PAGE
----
occasional necessity arises. This is something you as a newbie should
    learn. Why? There are strong reasons. e.g. to prevent you from
    accidently doing a "rm -rf /" or "dd if=/dev/zero of=/dev/hda" or
    something like that.



    Alan> However, I'm a newbie to Linux, and don't know what a "KDE
    Alan> session" is/means.....

    If you're a newbie, you'd better leave the machine with the current
    settings and stay with it until you've learnt enough to do something
    differently. It's possible to do what you want, but you're not ready
    for it. (You should know how to do it when your Linux skills are
    "mature" enough.)


    --
    Lee Sau Dan u ~{@nJX6X~}

    E-mail: danlee@informatik.uni-freiburg.de
    Home page: http://www.informatik.uni-freiburg.de/~danlee

  8. Re: How to avoid login....

    LEE Sau Dan writes:

    >>>>>> "Alan" =3D=3D Alan Moorman writes:


    > Alan> Well, yeah, I think security isn't important, as in another
    > Alan> person using the computer.


    Unfortunately that is just not true. You are almost certainly networking
    the computer. That means you have 8 billion other users, many of whom might
    want to use your machine.

    And what in the world is so difficult about logging in? Just type your
    password.


    >Typical newbie mindset. But when you realize that security IS
    >important, it'd be too late. You'd better stay with the current
    >security model during your learning. There ARE reasons most Linux
    >distributions (and unix installations) are the way they are. That's
    >more than 30 years of experience accumulated. Not something that a
    >newbie can fully understand in 3 days.



    > Alan> I am the administrator, and the only user.


    >In unix (and other serious OSes), the administrator usually log in as
    >an unprivileged user, switching to "administrator mode" only when the
    >occasional necessity arises. This is something you as a newbie should
    >learn. Why? There are strong reasons. e.g. to prevent you from
    >accidently doing a "rm -rf /" or "dd if=3D/dev/zero of=3D/dev/hda" or
    >something like that.




    > Alan> However, I'm a newbie to Linux, and don't know what a "KDE
    > Alan> session" is/means.....


    KDE is the window manager-- the thing that puts up all those little icons
    and windows on your desktop and lets you click on an icon to run a program.
    Running KDE is what is called a KDE session. You run it eitehr using startx
    or it automatically is run during your boot sequence.

    >If you're a newbie, you'd better leave the machine with the current
    >settings and stay with it until you've learnt enough to do something
    >differently. It's possible to do what you want, but you're not ready
    >for it. (You should know how to do it when your Linux skills are
    >"mature" enough.)


    I agree. I have no idea what is so hard about typing in a password.



    >--=20
    >Lee Sau Dan =A7=F5=A6u=B4=B0 ~=
    >{@nJX6X~}


    >E-mail: danlee@informatik.uni-freiburg.de
    >Home page: http://www.informatik.uni-freiburg.de/~danlee


  9. Re: How to avoid login....

    > I agree. I have no idea what is so hard about typing in a password.
    >


    I run a second networked box with vnc from my main workstation. This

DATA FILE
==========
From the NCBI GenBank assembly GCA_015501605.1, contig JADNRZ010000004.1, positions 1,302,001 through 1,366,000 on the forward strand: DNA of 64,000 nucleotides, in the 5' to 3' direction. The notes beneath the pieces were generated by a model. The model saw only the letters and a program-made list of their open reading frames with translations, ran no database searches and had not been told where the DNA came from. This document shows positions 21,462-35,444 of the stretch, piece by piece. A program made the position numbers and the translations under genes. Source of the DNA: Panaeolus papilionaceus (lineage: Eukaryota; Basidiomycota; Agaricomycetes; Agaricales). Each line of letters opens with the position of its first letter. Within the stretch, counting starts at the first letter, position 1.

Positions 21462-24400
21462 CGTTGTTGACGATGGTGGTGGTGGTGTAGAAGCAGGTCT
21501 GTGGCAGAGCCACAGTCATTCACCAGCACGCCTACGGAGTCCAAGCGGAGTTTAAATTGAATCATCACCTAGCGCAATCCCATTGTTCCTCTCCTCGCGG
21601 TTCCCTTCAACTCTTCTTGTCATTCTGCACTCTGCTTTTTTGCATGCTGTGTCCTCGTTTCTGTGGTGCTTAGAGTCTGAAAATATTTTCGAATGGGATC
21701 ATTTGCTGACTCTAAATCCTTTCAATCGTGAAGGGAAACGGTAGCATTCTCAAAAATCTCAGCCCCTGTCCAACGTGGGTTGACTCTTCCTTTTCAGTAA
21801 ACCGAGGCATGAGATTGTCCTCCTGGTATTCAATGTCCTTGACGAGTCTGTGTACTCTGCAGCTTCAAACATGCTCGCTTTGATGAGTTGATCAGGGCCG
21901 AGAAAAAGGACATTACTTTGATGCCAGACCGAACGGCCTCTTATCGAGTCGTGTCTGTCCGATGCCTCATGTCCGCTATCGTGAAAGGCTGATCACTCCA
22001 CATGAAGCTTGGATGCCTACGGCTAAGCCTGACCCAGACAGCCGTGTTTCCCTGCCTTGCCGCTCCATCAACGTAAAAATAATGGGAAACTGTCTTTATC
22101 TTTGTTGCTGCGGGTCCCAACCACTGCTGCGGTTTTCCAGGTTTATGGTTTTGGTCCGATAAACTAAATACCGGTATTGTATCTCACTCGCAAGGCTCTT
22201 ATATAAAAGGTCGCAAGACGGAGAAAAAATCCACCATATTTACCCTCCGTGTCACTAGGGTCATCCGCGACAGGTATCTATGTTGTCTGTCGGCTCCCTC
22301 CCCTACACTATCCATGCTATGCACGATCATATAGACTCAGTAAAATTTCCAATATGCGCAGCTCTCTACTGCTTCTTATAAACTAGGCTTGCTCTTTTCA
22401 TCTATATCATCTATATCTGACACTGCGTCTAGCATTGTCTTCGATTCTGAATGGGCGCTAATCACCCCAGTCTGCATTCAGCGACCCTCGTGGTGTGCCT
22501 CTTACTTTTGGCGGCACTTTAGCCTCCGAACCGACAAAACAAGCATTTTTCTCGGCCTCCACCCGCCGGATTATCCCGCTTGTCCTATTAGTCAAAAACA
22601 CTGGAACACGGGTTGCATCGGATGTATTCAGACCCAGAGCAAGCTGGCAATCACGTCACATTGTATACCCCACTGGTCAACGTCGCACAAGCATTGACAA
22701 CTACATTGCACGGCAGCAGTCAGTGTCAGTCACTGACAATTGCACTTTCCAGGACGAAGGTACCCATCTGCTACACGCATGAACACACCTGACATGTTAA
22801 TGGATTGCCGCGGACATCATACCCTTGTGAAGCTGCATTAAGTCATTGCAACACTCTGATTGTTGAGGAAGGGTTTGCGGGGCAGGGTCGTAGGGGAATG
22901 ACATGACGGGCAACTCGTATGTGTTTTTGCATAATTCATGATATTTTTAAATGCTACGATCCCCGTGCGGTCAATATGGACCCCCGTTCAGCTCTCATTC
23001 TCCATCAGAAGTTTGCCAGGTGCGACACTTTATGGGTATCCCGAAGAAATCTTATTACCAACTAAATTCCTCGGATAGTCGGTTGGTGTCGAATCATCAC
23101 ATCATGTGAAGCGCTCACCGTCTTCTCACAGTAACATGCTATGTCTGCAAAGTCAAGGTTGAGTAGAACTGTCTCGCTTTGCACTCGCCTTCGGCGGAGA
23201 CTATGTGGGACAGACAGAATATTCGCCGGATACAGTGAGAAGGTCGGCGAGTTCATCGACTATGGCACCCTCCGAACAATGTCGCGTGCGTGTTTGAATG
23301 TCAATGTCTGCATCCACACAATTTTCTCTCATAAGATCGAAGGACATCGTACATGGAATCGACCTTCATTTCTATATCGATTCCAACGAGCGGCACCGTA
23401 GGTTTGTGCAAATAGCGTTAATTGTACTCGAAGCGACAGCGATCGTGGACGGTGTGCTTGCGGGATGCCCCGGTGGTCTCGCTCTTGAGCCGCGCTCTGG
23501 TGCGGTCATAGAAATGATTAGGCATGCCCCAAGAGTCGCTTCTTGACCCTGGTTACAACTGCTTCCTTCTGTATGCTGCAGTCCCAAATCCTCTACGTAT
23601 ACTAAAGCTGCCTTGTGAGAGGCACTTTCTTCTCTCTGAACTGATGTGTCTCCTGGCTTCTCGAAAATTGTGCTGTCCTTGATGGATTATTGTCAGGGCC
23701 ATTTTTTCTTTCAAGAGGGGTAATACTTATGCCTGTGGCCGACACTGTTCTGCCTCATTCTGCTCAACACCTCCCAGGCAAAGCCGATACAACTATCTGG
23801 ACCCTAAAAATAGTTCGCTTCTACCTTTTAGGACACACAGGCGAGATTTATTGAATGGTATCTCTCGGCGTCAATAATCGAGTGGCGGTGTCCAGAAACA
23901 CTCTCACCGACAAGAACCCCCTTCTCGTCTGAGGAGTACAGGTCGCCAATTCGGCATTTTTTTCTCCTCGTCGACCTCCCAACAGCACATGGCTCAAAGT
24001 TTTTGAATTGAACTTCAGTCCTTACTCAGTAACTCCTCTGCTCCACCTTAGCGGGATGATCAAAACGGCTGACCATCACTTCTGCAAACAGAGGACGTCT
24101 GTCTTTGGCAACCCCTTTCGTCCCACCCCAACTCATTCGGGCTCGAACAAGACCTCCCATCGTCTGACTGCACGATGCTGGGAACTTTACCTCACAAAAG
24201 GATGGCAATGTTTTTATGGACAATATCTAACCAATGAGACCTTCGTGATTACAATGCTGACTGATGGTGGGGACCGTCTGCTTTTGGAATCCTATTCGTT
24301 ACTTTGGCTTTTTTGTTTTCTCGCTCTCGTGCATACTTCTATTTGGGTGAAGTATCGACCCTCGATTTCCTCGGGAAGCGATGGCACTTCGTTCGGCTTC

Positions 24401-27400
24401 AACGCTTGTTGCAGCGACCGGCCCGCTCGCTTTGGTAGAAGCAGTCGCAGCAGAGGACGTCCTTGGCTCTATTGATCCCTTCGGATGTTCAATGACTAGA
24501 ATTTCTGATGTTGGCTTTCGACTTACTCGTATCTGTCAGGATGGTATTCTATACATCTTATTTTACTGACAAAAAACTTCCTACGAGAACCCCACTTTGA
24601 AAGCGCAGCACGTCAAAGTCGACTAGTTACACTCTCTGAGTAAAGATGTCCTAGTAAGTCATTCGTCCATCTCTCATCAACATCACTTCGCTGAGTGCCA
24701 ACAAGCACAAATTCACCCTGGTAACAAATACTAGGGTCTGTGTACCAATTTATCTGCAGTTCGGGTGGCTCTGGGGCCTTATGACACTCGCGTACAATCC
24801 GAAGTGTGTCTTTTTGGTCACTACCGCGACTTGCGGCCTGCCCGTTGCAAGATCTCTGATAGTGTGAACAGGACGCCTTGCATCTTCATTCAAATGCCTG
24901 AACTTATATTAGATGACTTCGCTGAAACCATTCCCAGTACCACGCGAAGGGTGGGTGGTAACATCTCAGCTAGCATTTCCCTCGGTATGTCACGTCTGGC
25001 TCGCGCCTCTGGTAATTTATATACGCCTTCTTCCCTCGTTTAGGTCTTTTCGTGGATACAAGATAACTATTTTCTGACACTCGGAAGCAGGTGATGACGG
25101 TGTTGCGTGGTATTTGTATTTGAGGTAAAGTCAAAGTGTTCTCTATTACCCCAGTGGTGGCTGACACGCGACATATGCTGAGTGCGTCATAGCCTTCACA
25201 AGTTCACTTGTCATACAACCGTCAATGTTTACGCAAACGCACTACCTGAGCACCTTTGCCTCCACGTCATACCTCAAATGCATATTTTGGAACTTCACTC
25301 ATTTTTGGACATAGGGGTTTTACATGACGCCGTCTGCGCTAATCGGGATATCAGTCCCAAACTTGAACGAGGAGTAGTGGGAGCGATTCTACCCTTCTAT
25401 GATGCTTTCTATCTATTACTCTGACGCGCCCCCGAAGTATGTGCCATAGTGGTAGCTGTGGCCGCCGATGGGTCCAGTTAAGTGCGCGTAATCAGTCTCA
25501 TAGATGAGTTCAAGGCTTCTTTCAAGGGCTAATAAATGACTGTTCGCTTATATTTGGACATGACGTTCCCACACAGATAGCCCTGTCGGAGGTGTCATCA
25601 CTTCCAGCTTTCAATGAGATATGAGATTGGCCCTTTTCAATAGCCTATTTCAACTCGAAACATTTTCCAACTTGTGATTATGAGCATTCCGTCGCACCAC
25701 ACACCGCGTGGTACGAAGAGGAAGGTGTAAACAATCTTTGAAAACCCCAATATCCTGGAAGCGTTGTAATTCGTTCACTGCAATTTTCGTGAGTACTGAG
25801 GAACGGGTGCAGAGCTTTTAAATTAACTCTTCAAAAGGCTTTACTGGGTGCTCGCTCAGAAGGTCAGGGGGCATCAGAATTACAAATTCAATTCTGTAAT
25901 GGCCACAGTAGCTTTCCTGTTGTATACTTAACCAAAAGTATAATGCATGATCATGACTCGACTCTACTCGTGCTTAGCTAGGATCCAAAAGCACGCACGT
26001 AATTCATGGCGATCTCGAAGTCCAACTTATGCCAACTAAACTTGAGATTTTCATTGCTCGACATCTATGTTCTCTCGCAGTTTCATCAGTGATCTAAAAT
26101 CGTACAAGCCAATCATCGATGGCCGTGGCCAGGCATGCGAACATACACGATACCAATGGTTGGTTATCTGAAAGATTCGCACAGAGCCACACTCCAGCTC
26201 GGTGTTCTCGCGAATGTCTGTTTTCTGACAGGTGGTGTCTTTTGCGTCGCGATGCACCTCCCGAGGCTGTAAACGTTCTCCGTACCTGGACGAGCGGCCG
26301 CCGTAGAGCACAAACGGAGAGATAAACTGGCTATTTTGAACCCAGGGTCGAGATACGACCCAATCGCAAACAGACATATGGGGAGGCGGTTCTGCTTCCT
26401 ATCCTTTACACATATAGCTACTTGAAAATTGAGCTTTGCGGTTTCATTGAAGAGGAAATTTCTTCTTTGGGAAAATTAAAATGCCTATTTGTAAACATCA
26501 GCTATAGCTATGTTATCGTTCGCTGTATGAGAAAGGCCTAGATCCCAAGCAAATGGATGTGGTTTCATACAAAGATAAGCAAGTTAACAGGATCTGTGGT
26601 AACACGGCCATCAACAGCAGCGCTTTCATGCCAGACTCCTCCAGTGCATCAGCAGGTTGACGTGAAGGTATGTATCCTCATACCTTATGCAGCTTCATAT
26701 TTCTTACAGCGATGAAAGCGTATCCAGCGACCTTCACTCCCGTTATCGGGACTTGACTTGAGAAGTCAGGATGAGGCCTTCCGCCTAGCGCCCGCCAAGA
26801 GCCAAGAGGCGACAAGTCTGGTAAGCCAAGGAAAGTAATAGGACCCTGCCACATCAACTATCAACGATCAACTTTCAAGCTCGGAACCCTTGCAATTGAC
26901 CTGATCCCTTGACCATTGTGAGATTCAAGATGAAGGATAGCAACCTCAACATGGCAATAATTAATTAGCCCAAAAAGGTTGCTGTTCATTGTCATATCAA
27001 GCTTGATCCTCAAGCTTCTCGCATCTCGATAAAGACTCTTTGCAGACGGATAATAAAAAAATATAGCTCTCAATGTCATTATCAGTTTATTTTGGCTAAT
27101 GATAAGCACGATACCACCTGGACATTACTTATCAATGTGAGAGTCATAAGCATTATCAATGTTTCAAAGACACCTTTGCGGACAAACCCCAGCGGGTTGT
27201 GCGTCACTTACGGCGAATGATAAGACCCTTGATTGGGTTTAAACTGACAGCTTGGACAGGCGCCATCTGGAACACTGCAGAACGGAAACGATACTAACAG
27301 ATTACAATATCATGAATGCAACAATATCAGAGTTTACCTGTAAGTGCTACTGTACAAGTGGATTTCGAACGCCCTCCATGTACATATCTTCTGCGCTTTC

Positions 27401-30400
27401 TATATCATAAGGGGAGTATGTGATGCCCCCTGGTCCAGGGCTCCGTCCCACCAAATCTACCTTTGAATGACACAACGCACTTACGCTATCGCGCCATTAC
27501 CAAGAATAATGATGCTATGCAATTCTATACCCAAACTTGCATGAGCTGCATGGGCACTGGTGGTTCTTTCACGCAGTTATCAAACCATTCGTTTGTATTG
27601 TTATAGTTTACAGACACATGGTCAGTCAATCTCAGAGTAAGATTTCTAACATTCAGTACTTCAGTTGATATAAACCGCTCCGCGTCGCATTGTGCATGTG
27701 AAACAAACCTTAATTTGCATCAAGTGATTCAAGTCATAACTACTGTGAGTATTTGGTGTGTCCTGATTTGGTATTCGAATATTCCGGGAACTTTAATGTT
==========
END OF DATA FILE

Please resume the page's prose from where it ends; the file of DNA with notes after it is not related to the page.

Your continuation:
box does video rendering (distributed rendering with cinelerra), video
    encoding with mencoder, and whatever else I want without tying up my
    main workstation cpu, memory and disks. I've disconnect the monitor
    from this box to save space. Which makes logging in tricky (the vnc /
    vino doesn't begin operating until gnome login). An automatic login
    to a normal user on gnome would be very handy. I could then
    disconnect the extra keyboard and mouse too...

    Not sure about the security issues involved though.

    So this is just to say that in my case "what is so hard about typing
    in a password" has a valid answer. I would eventually like to have
    more of these 'blind boxes' going as a render-farm for hdv video
    encoding on cinelerra.

    Graham E


  10. Re: How to avoid login....

    >>>>> "gray" == gray writes:

    gray> I've disconnect the monitor from
    gray> this box to save space. Which makes logging in tricky (the
    gray> vnc / vino doesn't begin operating until gnome login).

    You're finally asking the appropriate question.

    What you want is to get a remote desktop without *CONSOLE* login. The
    appropriate way to do it is:n

    Arrange your machine to start, upon booting, an Xvnc server and start
    a gnome xdm to manage it. Then, you get a normal gnome login screen
    in your VNC client. And you still still need to type in username and
    password in that genome login screen.

    So, you don't avoid login. You just arrange an Xvnc server to be
    started upon booting. And that can be done via the config file of
    "gdm". Try to find it under /etc. It's location varies from distro
    to distro. You need to add one more X server to gdm.conf, and specify
    that "Xvnc" be used as the server program. Give it its own display
    number, e.g. :5.


    gray> An automatic login to a normal user on gnome would be very
    gray> handy. I could then disconnect the extra keyboard and mouse
    gray> too...

    What you want is not automatic login, but automatic starting of an
    Xvnc with a genome login screen.




    --
    Lee Sau Dan u ~{@nJX6X~}

    E-mail: danlee@informatik.uni-freiburg.de
    Home page: http://www.informatik.uni-freiburg.de/~danlee

  11. Re: How to avoid login....

    >>>>> "gray" == gray writes:

    >> I agree. I have no idea what is so hard about typing in a
    >> password.


    gray> I run a second networked box with vnc from my main
    gray> workstation. This box does video rendering (distributed
    gray> rendering with cinelerra), video encoding with mencoder, and
    gray> whatever else I want without tying up my main workstation
    gray> cpu, memory and disks.

    But why do you need VNC? X11 programs can happily display remotely,
    and if you do it via ssh X11-forwarding, it's secured.

    Try this command from your box with monitor and keyboard:

    $ ssh -X -f my_acc@the_rendering_host xterm

    to see if you can get an 'xterm' that is running on
    the_rendering_machine but displayed on your local monitor. You can
    then start other programs from that xterm (including further xterms)
    and start working. No need to go around the VNC path. (VNC is not as
    efficient as native X11.)


    --
    Lee Sau Dan u ~{@nJX6X~}

    E-mail: danlee@informatik.uni-freiburg.de
    Home page: http://www.informatik.uni-freiburg.de/~danlee